Knights of the Cross (album)

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Knights of the Cross
Studio album by Grave Digger
Released 18 May 1998
Recorded Principal Studios - Senden/Münster, Germany
Genre Heavy metal
Power metal
Length 52:30
Label GUN Records
Producer Chris Boltendahl & Uwe Lulis
Grave Digger chronology
Tunes of War
(1996)
Knights of the Cross
(1998)
Excalibur
(1999)

Knights of the Cross is the eighth studio album by German heavy metal band Grave Digger released in 1998. It is the second of the Middle Ages Trilogy.

Track listing[edit]

All songs composed & arranged by Boltendahl/Lulis except "Deus Lo Vult" by Katzenburg. All lyrics by Boltendahl & Yvonne Thorhauer

  1. "Deus Lo Vult" - 2:28
  2. "Knights of the Cross" - 4:36
  3. "Monks of War" - 3:38
  4. "Heroes of This Time" - 4:10
  5. "Fanatic Assassins" - 3:41
  6. "Lionheart" - 4:33
  7. "The Keeper of the Holy Grail" - 5:57
  8. "Inquisition" - 3:48
  9. "Baphomet" - 4:13
  10. "Over the Sea" - 3:51
  11. "The Curse of Jacques" - 4:53
  12. "The Battle of Bannockburn" - 6:42

The Digipack-version also includes:

  1. "Children of the Grave" (Black Sabbath cover)

Album line-up[edit]

The story[edit]

The album tells the story of the Knights Templar from the times of the Order's birth in 1119, through the years of its glory, and finally to its fall in 1312. The first song describes the First Crusade organised in the West after Muslim victories in Asia Minor over the weakening forces of Byzantine Empire ("Deus Lo Vult", "Knights of the Cross"). Subsequent songs mention the foundation of the Knights Templar by French knight Hugues de Payens in 1119 after the establishing of the Kingdom of Jerusalem ("Monks of War"), and the new danger to the Franks brought some time later by Saladin's Egyptian armies and Nizari sect of Hashashim ("Heroes Of This Time", "Fanatic Assassins"). Then the album deals with cruelties of the Third Crusade led by Richard I of England and Philip Augustus of France ("Lionheart"), and with the myth of Templars holding the Holy Grail ("Keeper Of The Holy Grail"). The next four songs deals with the tragic end of the Order: putting hundreds of Knights Templar under arrest in 1307 to face the Inquisition on false accusations by French king Philip the Fair of heresy and homosexual practicies within the Order ("Inquisition"), prisoners' statements - forced under torture - about worshipping the demon Baphomet which led to Order's cancellation by Pope Clement V in 1312 ("Baphomet"), the escape of some former Templar Knights into Scotland ("Over the Sea"), and the execution of Order's last Grand Master Jacques de Molay in 1314, who was believed to curse the King and the Pope from his stake while being burned alive, so both of them would die the same year he did ("The Curse of Jacques"). The last song deals with the alleged help of former Templar Knights to the Scots during the Battle of Bannockburn, which allowed them to acquire independence from the English rule ("Battle of Bannockburn").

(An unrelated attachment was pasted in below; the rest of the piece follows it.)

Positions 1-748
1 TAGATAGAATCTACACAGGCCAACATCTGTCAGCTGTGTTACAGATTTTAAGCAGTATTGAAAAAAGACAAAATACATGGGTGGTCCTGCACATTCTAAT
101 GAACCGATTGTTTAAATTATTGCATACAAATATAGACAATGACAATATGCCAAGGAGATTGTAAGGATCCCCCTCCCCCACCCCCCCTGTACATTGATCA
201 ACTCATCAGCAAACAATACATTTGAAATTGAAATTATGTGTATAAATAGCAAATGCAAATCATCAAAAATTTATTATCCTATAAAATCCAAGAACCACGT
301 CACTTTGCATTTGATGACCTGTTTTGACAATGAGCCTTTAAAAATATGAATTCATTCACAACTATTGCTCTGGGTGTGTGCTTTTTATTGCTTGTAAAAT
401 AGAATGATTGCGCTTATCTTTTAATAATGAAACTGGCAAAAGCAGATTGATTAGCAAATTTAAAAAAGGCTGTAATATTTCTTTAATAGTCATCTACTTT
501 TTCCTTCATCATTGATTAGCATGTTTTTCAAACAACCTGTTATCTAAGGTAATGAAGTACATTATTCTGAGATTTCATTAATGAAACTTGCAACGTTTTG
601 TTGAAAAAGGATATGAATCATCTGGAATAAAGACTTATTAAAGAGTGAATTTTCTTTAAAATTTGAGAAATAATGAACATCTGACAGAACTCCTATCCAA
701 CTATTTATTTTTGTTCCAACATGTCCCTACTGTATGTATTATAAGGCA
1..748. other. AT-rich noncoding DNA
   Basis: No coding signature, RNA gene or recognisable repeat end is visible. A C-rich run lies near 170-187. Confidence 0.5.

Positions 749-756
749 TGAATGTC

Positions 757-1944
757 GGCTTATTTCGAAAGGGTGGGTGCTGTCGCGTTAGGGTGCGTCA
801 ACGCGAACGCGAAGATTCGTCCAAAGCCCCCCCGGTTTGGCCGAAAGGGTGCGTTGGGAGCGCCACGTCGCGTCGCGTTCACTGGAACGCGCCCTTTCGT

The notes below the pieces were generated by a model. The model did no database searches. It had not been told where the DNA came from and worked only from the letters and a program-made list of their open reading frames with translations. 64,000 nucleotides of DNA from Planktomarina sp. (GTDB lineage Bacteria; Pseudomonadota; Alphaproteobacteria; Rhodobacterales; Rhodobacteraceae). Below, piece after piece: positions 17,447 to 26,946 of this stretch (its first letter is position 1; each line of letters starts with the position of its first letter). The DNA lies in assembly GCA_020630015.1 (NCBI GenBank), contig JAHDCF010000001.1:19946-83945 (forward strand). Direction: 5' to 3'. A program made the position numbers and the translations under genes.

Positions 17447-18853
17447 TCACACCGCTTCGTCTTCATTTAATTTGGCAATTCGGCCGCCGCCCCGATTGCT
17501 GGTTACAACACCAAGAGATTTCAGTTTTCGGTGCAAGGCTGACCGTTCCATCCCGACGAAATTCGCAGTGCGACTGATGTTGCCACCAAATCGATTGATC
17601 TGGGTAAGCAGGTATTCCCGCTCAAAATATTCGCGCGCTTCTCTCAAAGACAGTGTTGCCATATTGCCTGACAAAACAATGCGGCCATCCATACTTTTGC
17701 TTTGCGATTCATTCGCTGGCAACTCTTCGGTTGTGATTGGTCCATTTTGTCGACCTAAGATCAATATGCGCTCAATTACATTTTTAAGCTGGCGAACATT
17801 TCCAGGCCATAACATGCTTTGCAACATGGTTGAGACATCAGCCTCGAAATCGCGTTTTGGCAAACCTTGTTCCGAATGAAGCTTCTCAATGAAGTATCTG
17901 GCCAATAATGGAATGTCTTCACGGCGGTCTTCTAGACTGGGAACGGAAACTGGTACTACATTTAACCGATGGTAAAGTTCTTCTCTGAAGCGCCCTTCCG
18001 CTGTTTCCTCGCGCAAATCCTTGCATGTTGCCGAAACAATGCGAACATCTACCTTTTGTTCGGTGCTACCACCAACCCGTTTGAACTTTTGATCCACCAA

Historical accuracy[edit]

The story incorporates many myths and legends (i.e. the Holy Grail, the curse of Jacques de Molay, the cult of Baphomet), but its historical content is mostly close to the truth (at least on the level of names, dates and places). Many scholars believe that the end of the Order was truly orchestrated by Philip the Fair due to his debts and deep hatred toward the Templar Knights, who in fact were most likely innocent of any heresy. They also become virtually obsolete after the Acre was lost to the Saracens, marking the fall of Kingdom of Jerusalem, for now there was nowhere to fight Pagans, except for the Eastern Europe where Teutonic Knights have a de facto monopoly due to the major political role of Holy Roman Empire supporting them.